The New Normal of Working From Home And Implications for Spatial Inequalities

The New Normal of Working From Home And Implications for Spatial Inequalities

David McCollum

The pandemic-induced shift to remote and hybrid working, in theory, presents an opportunity to address the UKs longstanding regional inequalities.

After all, why would people who can work from home elect to reside in big cities when they can live in more affordable, spacious and aesthetically appealing locales elsewhere?

The recently released data from the 2021 Census presents an excellent opportunity to understand the geography of working from home (WFH) and thus consider its implications for spatial inequalities.

In total 8.7 million (31.2%) usual residents aged 16 years and over in employment in England and Wales worked mainly at or from home in the week before Census Day, 21st March 2021. A caveat is that this relates to the covid rather than post-covid period. However, based on this data and further analysis undertaken at the University of St Andrews, it appears that the changes in working practices brought about by the pandemic have mainly reflected and reinforced existing social and spatial inequalities. 

The map below based on the census data illustrates the distinctive geography of WFH. Whilst over two-fifths of workers in London (42.1%) did this, the equivalent figure in the North East was only one-quarter (24.8%). The top local authorities for WFH were concentrated in and around London (usually more than half of the workforce) whereas it was least prevalent in eastern coastal areas between the Humber estuary and the Wash (less than a fifth of workers). WFH was most prevalent in the City of London (67.3%) and least common in Boston, Lincolnshire (10.6%). Only two areas north of the classic north-south divide sit within the top 50 areas for WFH (Rushcliffe and Trafford). Statistical analysis at the local authority level shows that WFH propensity is closely correlated with share of workforce in professional and managerial jobs, qualification level, property values, pay rates and deprivation levels. 

Source: Map created by Charlotte van der Lijn using data from ONS census maps, method of travel to workplace.

So why does WFH map so closely to existing spatial inequalities and what might the policy implications be? Amongst the hyperbole surrounding the new normal, it is easy to forget that most people did not and do not WFH and that this has a clear geography. Even at the peak of the pandemic in early 2021, 51% of the workforce never actually WFH. Statistically, a person was more than twice as likely to never WFH if they did not have a degree, did not work in a managerial or professional role, lived in the top fifth of most deprived areas and if they voted for Brexit.

Occupation type is a key determinant of ability to work remotely, and this is reflected in the geography of WFH: the professional white collar jobs over represented in London and the South East are more amenable to remote working than those elsewhere. Another important point is that hybrid work is more commonplace than fully remote working, meaning that even most workers who WFH have to still live within a reasonable distance of their main place of employment. These social and spatial inequalities in the prevalence of WFH have a number of policy implications.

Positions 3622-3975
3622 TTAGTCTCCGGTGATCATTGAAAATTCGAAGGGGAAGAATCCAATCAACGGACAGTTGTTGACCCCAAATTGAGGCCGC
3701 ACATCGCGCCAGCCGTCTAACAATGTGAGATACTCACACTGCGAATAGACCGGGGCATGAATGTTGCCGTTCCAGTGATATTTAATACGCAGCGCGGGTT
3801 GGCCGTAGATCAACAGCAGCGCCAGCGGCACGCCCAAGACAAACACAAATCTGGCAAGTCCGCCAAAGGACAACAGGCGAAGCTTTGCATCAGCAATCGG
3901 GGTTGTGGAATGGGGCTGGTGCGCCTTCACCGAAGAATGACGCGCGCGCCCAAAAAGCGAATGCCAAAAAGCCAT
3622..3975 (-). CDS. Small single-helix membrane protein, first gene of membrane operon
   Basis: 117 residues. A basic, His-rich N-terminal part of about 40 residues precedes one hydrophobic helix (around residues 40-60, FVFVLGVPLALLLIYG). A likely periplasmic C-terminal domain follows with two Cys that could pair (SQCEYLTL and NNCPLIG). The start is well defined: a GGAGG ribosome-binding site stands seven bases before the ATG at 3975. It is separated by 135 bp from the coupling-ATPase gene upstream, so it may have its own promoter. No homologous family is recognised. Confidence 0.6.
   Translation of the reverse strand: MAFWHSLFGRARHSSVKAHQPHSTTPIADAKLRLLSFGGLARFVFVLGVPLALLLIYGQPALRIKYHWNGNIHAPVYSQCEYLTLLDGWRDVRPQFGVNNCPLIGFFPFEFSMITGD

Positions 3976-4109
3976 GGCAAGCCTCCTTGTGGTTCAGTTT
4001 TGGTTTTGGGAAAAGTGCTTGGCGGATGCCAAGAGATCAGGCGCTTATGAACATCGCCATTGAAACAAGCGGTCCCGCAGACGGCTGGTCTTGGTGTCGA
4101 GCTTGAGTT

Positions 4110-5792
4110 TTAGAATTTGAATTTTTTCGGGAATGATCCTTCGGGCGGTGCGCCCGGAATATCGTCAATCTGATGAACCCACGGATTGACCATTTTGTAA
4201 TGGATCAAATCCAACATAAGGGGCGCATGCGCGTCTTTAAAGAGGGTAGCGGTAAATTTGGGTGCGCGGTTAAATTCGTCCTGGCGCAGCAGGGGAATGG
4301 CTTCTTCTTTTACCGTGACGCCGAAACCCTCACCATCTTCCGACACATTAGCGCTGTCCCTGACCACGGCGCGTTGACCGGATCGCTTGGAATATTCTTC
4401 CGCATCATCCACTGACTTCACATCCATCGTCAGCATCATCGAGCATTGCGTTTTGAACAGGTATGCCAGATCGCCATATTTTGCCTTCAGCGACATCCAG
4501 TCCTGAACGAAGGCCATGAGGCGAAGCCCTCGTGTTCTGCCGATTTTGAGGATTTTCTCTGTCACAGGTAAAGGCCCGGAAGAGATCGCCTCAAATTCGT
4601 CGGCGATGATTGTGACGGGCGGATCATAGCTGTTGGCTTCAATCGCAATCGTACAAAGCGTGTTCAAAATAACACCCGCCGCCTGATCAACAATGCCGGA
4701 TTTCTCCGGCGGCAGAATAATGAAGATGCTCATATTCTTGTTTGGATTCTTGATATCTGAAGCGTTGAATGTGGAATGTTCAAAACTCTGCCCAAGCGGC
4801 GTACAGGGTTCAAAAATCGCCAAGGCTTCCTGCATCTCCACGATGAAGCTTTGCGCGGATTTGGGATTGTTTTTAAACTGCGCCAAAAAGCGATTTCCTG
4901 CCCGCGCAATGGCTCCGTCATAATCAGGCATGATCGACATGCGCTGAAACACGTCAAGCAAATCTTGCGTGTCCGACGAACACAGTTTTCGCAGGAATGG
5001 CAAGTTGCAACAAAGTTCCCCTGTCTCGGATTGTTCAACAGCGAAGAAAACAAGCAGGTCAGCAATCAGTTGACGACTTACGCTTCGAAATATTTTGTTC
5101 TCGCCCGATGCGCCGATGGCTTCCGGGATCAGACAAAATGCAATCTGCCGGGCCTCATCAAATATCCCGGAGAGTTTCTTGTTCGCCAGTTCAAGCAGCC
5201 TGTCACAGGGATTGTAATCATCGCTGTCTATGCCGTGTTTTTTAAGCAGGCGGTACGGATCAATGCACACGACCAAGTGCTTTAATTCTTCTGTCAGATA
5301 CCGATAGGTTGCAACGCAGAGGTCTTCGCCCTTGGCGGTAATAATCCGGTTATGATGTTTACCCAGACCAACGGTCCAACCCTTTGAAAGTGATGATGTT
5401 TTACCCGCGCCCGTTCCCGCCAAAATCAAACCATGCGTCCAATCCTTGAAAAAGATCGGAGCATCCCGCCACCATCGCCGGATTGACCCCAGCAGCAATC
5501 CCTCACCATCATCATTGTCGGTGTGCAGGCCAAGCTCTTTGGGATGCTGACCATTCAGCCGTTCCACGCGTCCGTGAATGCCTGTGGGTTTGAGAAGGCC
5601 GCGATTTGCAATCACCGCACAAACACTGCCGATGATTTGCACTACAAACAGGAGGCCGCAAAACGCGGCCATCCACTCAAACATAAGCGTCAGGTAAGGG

• WFH has created a donut effect: those at well established stages of their careers are able to relocate further away from their place of work, resulting in less frequent but longer commutes. Transport infrastructure needs to be capable of supporting these new commuting patterns. 
  • Adequate digital infrastructure is a necessary precondition to WFH. Whilst broadband speeds in most parts of the country are sufficient for routine online interactions, investment is needed to support a more geographically dispersed distribution of the high tech, high value sectors of the future. 
  • Regrettably WFH has been coopted into the pervasive culture wars and societal schism narratives. However, by and large, it is a win-win-win for those who do it, their employers and their local communities. Where appropriate, WFH should thus be promoted and supported rather than stigmatised. This is especially important given that WFH can be particularly beneficial for some conventionally marginalised groups within the labour market (e.g. carers and those with disabilities and health issues). 
  • Place matters. People want to work and live in particular places for reasons that go beyond the jobs that they contain. The cultural offer that places can make will be key to attracting and retaining the skilled and qualified workers that have most choice regarding residential location. 
  • The enforced switch to remote working for almost half of the population during the pandemic demonstrated that flexible forms of working can be surprisingly effective. This success should serve as a basis for greater ambition when it comes to promoting and permitting other forms of flexible working (e.g. flexible start and finish times, compressed hours, job-shares).  
  • Finally, most people in most places do not WFH and ability to work remotely is clearly socially stratified. It is thus vital that the new normal does not bypass large swaths of the population and parts of the country. The pandemic briefly elevated the occupational prestige of Britain’s ‘keyworkers’, yet these largely low paid workers are currently at the sharp end of the cost-of-living crisis. Enhanced pay and conditions for those in the types of roles which cannot be undertaken remotely will be an important component of levelling up the country.